Forklift truck topples over after hitting pothole and seriously injures employee…
A freight company based in Suffolk has been prosecuted after an employee broke his back when a forklift truck toppled
over and dropped its load onto him.
The 56-year-old man worked for the company at one of its plants in Great Blakenham. He was waiting for his own trailer to be loaded on 9 January 2012 when a forklift truck ran into a pothole and fell over, causing its heavy load of pallets and boxes to fall onto the accident victim.
He sustained several fractures to the vetrebrae of both his upper and middle back and was not in a position to do any kind of physical work for many weeks. He is now able to carry out some less physically demanding work duties but still suffers from frequent pain and discomfort in his back.
The subsequent Health and Safety Executive (HSE) invetsigation into the incident discovered that the road surface at the premises was extremely hazardous for vehicles, as it was pitted with multiple potholes. It was also noted that traffic at the plant was not co-ordinated or managed to expected safety standards, and there was no segregation between pedestrians and vehicles in evidence at the site.
The HSE decided to impose two Improvement Notices on the company ordering them to improve the condition of the road surface and implement a safe system of work at the site, so that pedestrians and vehicles could be safely segregated. However a follow-up inspection in September 2012 revealed that the company had failed in their legal duty to comply with the Improvement Notices.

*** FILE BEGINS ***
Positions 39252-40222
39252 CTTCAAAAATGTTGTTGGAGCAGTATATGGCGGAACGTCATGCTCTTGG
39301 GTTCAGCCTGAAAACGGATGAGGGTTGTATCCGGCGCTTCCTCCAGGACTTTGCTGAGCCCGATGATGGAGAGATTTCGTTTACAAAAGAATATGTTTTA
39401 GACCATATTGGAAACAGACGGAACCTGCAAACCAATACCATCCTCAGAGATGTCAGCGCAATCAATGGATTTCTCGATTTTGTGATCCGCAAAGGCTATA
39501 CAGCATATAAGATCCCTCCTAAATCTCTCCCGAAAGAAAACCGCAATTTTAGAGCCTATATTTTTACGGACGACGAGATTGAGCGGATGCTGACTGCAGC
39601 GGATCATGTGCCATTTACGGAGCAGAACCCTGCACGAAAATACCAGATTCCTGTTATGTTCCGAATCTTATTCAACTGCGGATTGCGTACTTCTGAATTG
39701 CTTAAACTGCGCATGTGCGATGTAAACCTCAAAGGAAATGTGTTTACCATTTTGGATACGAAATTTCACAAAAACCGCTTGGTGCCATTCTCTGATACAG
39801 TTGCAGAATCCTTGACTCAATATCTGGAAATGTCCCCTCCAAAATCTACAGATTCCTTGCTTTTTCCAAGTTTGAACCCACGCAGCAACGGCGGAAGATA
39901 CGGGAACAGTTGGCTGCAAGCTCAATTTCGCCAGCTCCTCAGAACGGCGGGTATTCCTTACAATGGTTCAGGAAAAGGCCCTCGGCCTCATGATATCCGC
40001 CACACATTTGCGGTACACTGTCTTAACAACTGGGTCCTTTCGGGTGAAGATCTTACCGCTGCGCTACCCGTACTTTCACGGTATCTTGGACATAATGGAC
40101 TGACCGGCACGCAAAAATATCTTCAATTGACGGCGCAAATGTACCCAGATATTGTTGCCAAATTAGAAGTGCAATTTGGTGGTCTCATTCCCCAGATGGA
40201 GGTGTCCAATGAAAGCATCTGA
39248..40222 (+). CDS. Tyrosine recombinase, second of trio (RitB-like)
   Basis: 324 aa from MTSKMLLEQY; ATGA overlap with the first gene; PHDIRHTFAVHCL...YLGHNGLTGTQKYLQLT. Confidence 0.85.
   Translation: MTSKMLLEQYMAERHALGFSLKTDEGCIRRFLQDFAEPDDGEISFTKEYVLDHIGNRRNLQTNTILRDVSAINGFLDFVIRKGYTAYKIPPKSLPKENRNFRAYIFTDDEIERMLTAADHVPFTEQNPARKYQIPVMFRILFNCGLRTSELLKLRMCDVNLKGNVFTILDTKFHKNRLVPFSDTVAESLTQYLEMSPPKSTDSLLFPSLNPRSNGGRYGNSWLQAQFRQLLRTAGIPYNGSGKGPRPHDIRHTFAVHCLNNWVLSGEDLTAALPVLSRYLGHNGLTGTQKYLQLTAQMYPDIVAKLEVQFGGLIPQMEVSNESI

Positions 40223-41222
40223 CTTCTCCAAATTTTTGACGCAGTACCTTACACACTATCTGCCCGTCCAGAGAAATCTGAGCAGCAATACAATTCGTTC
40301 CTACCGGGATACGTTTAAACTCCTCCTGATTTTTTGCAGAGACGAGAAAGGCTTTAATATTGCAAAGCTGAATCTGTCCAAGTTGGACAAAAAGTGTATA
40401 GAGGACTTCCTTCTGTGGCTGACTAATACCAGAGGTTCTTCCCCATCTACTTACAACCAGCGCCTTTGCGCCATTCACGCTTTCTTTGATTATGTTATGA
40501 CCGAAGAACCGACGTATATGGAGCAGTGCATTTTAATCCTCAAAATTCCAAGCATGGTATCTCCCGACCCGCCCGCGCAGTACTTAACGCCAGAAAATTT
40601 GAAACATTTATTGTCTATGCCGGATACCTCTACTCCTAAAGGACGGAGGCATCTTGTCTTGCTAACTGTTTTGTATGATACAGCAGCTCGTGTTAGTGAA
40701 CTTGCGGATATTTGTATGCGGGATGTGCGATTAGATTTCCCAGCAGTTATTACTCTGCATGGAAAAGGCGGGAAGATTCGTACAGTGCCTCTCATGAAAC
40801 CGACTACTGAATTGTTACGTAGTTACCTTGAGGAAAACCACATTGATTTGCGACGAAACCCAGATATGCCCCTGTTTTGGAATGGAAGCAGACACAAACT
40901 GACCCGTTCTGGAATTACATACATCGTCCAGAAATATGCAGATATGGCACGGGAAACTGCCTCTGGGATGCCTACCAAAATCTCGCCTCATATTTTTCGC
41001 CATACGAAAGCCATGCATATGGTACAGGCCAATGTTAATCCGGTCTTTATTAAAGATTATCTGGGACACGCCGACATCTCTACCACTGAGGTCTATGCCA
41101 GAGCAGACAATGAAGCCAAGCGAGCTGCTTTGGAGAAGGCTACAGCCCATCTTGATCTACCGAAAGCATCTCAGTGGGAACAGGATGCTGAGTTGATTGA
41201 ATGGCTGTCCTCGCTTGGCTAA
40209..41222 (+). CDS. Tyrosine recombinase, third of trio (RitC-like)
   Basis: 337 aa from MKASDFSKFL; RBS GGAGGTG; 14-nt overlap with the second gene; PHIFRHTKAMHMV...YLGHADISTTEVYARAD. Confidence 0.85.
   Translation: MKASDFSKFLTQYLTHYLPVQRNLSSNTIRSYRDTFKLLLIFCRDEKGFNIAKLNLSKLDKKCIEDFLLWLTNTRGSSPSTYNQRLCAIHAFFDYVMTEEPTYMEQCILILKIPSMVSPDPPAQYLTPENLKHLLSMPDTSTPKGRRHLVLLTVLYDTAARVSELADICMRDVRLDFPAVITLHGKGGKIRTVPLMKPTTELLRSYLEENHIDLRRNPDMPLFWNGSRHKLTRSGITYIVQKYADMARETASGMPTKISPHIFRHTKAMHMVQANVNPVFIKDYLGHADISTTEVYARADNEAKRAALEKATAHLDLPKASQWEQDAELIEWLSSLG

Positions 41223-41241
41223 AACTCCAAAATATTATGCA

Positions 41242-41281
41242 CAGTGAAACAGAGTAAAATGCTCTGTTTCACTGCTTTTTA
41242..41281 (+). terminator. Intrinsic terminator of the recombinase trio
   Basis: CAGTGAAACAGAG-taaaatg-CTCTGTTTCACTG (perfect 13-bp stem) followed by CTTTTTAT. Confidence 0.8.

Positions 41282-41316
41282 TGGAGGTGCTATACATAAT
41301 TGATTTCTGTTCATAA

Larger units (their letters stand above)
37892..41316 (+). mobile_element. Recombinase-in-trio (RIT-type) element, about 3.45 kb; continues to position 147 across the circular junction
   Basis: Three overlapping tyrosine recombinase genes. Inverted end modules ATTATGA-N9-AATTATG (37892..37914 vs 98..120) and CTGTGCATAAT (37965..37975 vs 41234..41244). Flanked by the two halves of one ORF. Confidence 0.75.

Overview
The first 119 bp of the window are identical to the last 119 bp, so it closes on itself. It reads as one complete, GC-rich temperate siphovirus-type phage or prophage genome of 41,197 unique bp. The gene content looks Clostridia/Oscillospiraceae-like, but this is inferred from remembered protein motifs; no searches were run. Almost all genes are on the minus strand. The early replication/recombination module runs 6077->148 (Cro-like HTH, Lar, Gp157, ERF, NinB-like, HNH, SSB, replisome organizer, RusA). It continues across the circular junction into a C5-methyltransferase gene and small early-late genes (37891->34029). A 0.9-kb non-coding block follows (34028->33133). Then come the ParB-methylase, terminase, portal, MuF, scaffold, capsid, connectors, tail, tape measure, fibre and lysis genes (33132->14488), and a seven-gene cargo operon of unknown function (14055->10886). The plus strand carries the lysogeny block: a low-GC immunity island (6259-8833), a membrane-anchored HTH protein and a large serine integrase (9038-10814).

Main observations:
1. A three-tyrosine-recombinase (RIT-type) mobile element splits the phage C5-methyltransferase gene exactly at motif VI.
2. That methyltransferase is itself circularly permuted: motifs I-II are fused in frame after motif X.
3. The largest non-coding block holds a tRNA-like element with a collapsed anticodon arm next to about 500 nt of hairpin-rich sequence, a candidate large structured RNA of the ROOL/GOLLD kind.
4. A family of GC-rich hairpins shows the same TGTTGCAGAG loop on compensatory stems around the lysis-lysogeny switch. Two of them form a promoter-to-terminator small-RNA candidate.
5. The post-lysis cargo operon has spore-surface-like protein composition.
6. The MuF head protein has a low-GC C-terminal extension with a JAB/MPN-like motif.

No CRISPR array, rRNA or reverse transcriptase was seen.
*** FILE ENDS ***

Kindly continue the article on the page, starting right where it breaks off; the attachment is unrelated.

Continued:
The company was fined a total of £50,000 and ordered to pay additional prosecution costs of £4,501.23 at Ipswich Magistrates’ Court after pleading guilty to breaches of Section 3(1) of the Health and Safety at Work etc Act 1974, Regulation 9(1) of the Provision and Use of Work Equipment Regulations 1998, Regulation 17(1) of the Workplace Regulations 1992, and not taking the necessary remedial action outlined in the two Improvement Notices.
HSE Inspector Paul Grover spoke after the hearing had concluded:
“This was an entirely preventable injury caused by persistent disregard by the company of basic safety measures. The company allowed the yard’s surface to deteriorate so badly that forklift trucks were regularly destabilised when carrying loads.
“There was also no system to allow vehicles and pedestrians to move safely around each other and the forklift truck driver had not been given suitable training which resulted in him using unsafe work practices where the truck was driven with the forks and load lifted.
“The company’s subsequent repeated failure to meet the requirements of the two improvement notices demonstrated their complete disregard for their legal responsibility to keep their employees, and non-employees visiting the site, safe.
“The risks of serious injury and, all too frequently, death, resulting from the failure to control the safe movement of vehicles and pedestrians are widely recognised.
“Putting safe working practices in place is often simple and inexpensive and where this doesn’t happen the costs, both financial and personal, can be immense.”
Author: Julian Roberts
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